The rise of the Religious Zionist Party in the last Israeli election to a position of considerable power and influence was enabled in not insignificant ways by the party’s rhetoric of “Jewish pride.”
As is often the case with the religious Zionist movement in general, RZP attempted to draw a sharp distinction between the more liberal and leftist elements of Israeli society and its own nationalist worldview. To vote for RZP, they claimed, was to vote for a party that represented a proud Jewish identity—one without apology or compromise. To vote for its opponents, it was implied, was to vote for… something else.
Zionism’s emphasis on pride is not new. It was essential, for example, to Ze’ev Jabotinsky’s Revisionist movement, especially his concept of hadar. In “Shir Betar,” Jabotinsky described hadar as meaning “even in poverty a Jew is a prince, whether slave or tramp.” The Jew, he wrote, is “the son of kings, crowned with the diadem of David … the crown of pride.”
It would be unfair to dismiss any of this as cheap demagoguery. Jabotinsky was unquestionably sincere in his belief that pride is essential to Jewish liberation. And without doubt, RZP and the religious Zionist movement in general are proud of Judaism and their Jewish identity. They genuinely believe that the Israeli center-left, wrapped up in universalist values of self-abnegation, is not. This attitude was summarized in 1997 by Benjamin Netanyahu, who was caught on a hot mic saying, “The left has forgotten what it is to be Jewish.”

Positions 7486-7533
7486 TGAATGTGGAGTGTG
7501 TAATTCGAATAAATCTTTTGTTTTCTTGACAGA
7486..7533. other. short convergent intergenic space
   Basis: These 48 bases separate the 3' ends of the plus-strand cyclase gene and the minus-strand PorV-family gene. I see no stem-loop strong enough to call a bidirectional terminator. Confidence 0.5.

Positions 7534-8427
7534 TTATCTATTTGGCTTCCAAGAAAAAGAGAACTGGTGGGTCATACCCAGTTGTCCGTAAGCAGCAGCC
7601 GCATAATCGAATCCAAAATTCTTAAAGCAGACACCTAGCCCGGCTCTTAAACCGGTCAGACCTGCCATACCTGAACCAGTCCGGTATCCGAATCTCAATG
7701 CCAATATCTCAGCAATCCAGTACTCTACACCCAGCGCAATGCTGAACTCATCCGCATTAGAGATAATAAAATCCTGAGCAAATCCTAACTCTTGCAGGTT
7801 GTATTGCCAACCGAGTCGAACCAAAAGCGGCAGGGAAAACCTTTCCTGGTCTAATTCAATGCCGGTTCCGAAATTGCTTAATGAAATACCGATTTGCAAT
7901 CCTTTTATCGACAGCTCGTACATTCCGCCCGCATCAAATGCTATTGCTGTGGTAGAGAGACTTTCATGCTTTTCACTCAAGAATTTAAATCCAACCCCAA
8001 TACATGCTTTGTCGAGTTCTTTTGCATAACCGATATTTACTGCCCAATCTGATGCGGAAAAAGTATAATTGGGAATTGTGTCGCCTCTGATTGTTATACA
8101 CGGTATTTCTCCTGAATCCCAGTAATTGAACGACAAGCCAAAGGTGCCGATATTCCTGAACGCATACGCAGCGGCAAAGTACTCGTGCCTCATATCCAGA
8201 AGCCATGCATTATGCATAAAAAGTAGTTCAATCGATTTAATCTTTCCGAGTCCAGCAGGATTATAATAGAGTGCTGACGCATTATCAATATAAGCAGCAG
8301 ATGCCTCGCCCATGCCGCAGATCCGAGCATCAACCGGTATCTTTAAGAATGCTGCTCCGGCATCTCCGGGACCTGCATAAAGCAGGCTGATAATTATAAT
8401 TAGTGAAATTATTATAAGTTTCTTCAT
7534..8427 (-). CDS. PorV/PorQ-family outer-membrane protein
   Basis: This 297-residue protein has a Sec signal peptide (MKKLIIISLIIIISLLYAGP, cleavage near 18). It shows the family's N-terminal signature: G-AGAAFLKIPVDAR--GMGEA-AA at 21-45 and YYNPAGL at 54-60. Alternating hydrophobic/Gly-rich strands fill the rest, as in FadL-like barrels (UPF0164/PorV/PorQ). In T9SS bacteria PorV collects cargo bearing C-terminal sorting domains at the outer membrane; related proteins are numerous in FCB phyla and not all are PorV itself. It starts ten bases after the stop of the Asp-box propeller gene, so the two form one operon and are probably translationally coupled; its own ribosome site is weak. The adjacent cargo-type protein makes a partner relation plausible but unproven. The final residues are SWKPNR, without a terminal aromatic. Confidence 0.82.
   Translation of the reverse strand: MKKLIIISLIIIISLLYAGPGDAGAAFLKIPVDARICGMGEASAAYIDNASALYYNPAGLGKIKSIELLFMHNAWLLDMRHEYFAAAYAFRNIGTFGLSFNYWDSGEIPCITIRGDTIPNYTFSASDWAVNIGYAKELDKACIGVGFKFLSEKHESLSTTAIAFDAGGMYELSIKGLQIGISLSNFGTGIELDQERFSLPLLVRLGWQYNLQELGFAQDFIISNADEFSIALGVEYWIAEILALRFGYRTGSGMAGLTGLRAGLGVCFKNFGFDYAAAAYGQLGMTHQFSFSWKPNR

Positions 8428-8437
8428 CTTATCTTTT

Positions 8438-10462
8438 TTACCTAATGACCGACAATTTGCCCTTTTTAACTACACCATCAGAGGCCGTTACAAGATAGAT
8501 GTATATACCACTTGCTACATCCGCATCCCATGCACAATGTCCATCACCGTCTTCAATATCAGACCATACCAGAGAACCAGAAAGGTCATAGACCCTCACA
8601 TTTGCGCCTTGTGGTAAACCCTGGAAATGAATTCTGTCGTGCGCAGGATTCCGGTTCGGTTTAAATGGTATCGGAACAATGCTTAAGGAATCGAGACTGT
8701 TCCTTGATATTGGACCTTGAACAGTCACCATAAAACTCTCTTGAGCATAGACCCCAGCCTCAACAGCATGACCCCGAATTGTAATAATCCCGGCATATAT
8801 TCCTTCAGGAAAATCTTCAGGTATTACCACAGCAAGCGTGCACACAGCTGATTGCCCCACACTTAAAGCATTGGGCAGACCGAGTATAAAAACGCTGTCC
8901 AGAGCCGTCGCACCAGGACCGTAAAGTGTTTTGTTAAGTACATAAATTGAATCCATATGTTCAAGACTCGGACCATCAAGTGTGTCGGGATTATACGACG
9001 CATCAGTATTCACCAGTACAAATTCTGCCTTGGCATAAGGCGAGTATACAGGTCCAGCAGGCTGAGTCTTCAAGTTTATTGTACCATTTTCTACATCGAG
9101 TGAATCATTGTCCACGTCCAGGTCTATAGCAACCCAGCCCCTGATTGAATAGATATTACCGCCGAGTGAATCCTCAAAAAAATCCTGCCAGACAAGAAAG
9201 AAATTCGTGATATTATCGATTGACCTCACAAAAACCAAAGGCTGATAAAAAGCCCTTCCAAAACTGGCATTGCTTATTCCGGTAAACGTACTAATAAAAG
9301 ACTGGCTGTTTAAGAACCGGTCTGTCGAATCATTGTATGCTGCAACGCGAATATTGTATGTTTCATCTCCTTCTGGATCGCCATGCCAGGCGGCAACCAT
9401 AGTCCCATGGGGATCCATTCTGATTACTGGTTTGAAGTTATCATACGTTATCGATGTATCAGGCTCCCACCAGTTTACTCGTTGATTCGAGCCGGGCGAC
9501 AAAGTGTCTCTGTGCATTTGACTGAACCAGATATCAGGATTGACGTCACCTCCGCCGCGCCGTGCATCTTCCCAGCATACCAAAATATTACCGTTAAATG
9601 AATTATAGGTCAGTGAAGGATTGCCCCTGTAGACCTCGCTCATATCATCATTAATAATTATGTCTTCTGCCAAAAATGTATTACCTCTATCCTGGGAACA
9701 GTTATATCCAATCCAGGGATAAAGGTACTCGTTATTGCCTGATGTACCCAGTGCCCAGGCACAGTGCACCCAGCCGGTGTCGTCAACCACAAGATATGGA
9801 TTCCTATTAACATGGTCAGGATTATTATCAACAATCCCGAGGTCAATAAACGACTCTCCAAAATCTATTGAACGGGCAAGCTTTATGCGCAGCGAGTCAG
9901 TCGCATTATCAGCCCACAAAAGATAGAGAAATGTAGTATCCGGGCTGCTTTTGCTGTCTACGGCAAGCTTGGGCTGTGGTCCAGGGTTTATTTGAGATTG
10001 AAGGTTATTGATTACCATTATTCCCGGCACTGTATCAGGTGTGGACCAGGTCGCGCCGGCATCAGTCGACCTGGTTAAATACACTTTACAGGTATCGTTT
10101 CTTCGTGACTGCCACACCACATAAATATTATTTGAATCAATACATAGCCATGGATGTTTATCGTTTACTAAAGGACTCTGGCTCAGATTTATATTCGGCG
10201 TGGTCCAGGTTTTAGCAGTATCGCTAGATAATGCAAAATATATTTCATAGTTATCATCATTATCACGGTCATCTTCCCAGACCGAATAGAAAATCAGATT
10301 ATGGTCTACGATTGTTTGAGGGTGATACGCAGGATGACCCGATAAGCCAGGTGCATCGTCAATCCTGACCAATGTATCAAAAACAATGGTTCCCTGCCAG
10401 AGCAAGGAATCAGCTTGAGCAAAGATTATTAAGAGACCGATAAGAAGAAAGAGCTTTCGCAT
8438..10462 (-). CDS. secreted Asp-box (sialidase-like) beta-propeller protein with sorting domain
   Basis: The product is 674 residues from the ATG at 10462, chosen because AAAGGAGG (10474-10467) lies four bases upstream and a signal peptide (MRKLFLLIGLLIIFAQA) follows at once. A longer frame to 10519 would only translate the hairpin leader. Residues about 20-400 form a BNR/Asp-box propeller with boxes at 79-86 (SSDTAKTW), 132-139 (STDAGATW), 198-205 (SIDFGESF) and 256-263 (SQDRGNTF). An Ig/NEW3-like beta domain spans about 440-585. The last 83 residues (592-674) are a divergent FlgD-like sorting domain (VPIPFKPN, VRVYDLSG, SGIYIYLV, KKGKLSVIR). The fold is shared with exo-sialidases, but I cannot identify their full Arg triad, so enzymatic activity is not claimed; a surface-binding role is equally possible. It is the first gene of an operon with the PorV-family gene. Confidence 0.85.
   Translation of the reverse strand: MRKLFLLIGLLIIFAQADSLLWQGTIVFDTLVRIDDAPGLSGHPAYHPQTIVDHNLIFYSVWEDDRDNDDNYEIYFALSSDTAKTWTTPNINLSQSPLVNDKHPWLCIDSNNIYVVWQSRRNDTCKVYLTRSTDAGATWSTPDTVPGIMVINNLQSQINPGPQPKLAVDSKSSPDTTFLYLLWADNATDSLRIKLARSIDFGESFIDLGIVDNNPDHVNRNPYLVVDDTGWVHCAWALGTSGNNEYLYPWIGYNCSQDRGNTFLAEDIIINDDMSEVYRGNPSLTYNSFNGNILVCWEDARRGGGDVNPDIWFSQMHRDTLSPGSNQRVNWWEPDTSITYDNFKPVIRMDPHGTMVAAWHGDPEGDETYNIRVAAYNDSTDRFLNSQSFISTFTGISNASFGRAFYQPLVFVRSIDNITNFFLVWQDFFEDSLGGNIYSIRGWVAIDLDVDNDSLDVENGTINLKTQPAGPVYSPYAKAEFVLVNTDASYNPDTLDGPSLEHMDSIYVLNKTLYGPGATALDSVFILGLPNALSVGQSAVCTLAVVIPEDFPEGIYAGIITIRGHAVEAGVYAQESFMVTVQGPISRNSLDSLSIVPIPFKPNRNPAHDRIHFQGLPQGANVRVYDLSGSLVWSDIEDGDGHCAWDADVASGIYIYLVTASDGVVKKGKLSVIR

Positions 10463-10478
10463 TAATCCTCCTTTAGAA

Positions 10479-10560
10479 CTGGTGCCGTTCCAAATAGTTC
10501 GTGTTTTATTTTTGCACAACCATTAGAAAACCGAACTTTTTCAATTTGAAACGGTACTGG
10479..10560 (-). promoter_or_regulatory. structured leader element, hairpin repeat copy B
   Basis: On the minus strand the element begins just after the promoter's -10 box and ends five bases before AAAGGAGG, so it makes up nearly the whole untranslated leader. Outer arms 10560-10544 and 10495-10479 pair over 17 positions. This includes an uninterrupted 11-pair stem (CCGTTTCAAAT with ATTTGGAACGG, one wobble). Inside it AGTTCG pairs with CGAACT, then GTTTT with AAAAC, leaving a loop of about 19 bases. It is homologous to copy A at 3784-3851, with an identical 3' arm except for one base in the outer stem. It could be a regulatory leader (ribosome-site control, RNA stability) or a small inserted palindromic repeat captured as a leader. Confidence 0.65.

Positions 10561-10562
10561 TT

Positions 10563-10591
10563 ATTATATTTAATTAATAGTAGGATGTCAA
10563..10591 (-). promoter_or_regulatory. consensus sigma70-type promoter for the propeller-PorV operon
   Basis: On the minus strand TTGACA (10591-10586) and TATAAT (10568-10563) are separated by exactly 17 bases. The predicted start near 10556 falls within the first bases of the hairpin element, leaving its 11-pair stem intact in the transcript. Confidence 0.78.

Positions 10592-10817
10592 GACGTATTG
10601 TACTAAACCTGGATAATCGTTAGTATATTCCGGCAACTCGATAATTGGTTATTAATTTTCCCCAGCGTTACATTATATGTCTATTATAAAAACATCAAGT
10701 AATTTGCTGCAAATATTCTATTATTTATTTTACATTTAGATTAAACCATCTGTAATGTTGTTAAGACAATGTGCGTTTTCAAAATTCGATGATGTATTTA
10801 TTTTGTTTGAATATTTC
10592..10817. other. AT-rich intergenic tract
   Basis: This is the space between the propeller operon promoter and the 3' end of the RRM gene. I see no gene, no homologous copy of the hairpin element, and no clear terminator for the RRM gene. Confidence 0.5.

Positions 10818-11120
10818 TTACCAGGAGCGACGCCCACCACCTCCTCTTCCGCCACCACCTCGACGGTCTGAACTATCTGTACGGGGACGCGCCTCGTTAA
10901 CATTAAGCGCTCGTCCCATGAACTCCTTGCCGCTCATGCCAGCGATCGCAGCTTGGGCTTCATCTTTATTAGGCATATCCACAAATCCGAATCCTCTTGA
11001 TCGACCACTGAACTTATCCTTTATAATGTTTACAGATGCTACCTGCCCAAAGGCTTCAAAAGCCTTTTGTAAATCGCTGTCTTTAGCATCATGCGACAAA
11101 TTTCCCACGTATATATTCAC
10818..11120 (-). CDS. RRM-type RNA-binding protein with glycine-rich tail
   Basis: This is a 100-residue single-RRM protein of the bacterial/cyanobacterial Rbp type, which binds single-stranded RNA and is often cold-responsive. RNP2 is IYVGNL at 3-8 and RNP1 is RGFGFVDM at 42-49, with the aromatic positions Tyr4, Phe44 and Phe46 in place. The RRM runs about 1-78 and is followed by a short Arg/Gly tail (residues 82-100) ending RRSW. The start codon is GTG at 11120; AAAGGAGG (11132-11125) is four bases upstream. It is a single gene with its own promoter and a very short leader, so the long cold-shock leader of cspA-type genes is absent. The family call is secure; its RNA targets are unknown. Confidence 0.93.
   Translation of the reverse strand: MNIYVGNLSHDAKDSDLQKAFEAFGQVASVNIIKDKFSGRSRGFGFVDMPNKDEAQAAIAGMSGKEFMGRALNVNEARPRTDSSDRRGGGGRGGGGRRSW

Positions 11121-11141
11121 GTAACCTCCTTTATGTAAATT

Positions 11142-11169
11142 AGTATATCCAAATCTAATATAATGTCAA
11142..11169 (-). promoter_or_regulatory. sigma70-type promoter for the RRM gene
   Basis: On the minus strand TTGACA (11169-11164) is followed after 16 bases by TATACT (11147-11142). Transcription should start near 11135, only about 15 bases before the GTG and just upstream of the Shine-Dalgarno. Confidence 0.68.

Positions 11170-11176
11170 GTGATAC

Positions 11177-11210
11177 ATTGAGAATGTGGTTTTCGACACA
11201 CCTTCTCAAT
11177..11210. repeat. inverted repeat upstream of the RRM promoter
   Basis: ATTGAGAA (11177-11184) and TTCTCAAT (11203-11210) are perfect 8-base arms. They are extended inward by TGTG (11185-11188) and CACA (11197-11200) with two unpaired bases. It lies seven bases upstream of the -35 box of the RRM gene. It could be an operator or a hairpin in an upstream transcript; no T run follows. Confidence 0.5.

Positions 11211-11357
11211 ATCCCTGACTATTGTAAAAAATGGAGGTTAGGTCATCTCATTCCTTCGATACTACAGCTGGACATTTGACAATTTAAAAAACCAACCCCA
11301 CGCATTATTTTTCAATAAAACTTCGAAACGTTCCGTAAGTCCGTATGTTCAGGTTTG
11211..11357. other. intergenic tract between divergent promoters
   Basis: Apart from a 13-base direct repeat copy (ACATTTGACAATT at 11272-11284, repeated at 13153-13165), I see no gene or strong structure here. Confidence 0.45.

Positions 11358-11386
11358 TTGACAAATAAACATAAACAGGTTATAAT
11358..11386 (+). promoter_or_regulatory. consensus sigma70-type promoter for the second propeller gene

There is some truth in this, at least on the far reaches of the Israeli left. Putting aside the anti-Zionists of the Arab parties, the non-Zionist or post-Zionist left—a small minority, but still there—does see Jewish pride, at least as the nationalists conceive of it, as chauvinistic, provincial and backwards. They want Israel to be a Jewish state dedicated to universal values of democracy and human rights. And it is not unfair to say that, in certain cases, they do not want Israel to be a Jewish state at all. They see the very idea as inherently discriminatory and even fascistic.
In the case of the mainstream center-left, this is not the case. The likes of Yair Lapid and Benny Gantz are liberal Zionists and want a Jewish state as conceived by Theodor Herzl—one that is both firmly Jewish and firmly liberal, informed by both traditional Judaism and the universalist principles of the Enlightenment.
This is largely my own position, mainly because—I freely admit—I view the kind of “Jewish pride” advocated by the right with a certain ambivalence.
One must ask, for example, precisely what they are “proud” of. In my view, the only genuine form of pride is pride in one’s own accomplishments. This makes the right’s “Jewish pride” somewhat problematic. None of us except converts chose to be Jewish, and we did nothing to become Jewish. We simply are Jewish, and it does not require much effort simply to be.